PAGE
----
Well. I never thought I would be writing this post. Though I suppose I should know by now that I ought not say I will never do something as a parent if I don’t know a whole lot about what that thing is. That thing in this case is homeschooling.
I have historically had the typical concerns about homeschooling. ”Don’t homeschooled kids miss out so much on school experiences?” ”How can they be socialized?” And so forth. My husband has at times suggested that we consider homeschooling, but I have resisted for these reasons. Then recently I had a conversation with one of my brothers in law and his wife. She is a teacher in 6th grade and he was telling me about what wonderful experiences she has had with homeschooled kids when they come into traditional school. The conversation went on from there, and I’ll spare you the details, but it started me thinking. And asking. And reading. And it turns out homeschool is way more than I thought it was.
So, what really prompted me to think I might want to homeschool our kids? This:
We watched lots of princess movies with Grandma, which sparked some awesome pretending.
And lots of other stuff I have posted about in the past few weeks as we have been traveling. The photos in this post are from some of the other fun experiences (in addition to those I’ve already written about) my girls had while visiting my parents. See, we don’t have any family living near us. The closest family member is about a five and a half hour drive away, which is a little far for frequent weekend trips, and my parents live 10 hours from us. My girls get so much from visiting with our families. They get experiences at my parents’ house and at the Farm and in Iowa that could never be matched by the experiences they would get in a conventional school. Not even close. My husband is fortunate to have quite a bit of time off from his job, which allows us to visit the people we love. The people my girls need to know and make memories with. So, we travel. But traditional schooling would put an abrupt stop to that as soon as Miss begins Kindergarten. The more I think about it, I’m just not willing to trade in the flexibility to travel and let my girls know their heritage and all the other things they can and do learn from our trips for conventional schooling. I would if I thought that traditional school offered something truly valuable that they couldn’t get through homeschooling. I used to think that it did. But I’m learning that that’s not the case.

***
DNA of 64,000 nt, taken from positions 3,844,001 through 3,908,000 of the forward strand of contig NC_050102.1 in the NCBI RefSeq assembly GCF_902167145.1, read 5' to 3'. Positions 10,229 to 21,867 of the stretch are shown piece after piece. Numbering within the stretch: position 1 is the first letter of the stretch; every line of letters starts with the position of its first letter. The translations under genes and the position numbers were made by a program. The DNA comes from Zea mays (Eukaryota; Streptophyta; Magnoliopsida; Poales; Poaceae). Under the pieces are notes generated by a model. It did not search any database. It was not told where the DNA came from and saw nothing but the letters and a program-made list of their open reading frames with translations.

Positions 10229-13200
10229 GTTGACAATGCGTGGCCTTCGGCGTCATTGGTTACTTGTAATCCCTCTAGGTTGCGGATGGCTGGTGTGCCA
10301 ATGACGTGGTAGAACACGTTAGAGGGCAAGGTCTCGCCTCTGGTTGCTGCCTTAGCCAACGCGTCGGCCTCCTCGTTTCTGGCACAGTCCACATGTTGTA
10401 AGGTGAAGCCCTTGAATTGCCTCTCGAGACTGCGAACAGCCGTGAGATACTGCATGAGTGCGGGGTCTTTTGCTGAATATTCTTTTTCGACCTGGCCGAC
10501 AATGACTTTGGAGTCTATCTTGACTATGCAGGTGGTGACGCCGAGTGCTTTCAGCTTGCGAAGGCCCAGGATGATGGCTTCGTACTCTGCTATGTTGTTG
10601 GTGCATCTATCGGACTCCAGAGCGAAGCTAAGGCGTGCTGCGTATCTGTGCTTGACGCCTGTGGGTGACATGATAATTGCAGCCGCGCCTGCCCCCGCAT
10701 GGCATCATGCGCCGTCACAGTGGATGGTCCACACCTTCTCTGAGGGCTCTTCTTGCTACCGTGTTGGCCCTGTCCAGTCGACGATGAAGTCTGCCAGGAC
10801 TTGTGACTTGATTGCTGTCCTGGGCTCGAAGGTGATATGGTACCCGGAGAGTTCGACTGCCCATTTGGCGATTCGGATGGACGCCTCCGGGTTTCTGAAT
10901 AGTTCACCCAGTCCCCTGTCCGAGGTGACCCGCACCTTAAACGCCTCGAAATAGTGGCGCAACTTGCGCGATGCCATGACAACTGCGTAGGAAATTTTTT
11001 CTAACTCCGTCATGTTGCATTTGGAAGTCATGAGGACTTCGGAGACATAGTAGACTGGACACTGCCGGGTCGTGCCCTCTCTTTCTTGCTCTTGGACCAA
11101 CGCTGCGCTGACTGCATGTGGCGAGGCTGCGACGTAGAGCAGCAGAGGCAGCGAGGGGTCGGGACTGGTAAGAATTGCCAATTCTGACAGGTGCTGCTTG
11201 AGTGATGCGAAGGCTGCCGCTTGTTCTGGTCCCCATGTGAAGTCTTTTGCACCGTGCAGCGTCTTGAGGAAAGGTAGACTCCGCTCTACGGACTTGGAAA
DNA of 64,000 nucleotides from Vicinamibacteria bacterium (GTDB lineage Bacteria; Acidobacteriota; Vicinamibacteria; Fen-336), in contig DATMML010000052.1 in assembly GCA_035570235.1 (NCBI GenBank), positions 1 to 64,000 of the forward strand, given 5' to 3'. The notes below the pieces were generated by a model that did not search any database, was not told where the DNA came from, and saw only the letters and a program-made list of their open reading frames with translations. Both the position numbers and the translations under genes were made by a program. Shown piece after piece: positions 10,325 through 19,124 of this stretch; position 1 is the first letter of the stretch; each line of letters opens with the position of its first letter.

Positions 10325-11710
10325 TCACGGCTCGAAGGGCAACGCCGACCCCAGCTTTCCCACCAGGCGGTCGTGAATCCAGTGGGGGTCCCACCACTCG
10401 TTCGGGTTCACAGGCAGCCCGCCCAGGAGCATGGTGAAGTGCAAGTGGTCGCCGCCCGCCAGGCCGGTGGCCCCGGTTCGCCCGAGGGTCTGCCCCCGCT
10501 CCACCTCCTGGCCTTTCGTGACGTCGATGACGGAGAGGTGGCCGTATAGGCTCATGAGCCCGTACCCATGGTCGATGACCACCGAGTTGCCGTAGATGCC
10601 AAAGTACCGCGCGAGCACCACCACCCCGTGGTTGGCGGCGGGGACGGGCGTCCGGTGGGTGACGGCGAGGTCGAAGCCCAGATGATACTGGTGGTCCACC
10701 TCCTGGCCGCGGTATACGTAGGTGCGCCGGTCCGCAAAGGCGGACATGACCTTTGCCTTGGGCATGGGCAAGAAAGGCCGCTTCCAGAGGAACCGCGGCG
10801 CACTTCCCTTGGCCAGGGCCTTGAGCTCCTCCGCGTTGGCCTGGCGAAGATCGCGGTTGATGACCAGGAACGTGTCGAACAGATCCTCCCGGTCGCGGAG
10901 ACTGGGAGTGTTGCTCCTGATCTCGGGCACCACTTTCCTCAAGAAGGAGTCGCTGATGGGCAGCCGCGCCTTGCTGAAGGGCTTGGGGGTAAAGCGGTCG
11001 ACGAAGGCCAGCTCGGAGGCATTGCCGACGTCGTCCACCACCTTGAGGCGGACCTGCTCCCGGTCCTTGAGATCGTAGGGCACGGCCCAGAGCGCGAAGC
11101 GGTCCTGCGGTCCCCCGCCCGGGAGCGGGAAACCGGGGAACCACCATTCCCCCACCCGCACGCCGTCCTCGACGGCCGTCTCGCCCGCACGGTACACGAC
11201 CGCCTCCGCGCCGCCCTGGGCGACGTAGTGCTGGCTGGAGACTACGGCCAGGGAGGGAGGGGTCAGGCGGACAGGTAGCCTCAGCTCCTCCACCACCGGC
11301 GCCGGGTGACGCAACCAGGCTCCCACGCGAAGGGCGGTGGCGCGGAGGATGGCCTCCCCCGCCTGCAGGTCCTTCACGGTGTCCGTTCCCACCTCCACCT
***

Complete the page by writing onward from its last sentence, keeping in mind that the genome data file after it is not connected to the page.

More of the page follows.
Don’t get me wrong. I have absolutely nothing against traditional schools. I’m not saying that homeschooling is necessarily better than regular schools. I’m just saying that I have begun to realize that it is better for us. I contacted another blogging mom, Katrina from They All Call Me Mom, to ask her about her experiences with homeschooling her kids (she has nine). She was so helpful and gave me some great tips. In fact, everyone I have contacted with questions about homeschooling has been exceptionally warm and kind and informative. I have been able to find some local groups that I think will fit with the type of homeschooling I would like to do. I’m reading some good books (right now I’m really enjoying “The Well-Adjusted Child: The Social Benefits of Homeschooling” by Rachel Gathercole). Essentially, I have reached the point where I feel confident that when the time comes for Miss to start Kindergarten, she’ll stay home with me instead. It’s pretty exciting, actually.
I have a lot to learn. And a lot to teach. But that’s what moms do all day every day anyway, right?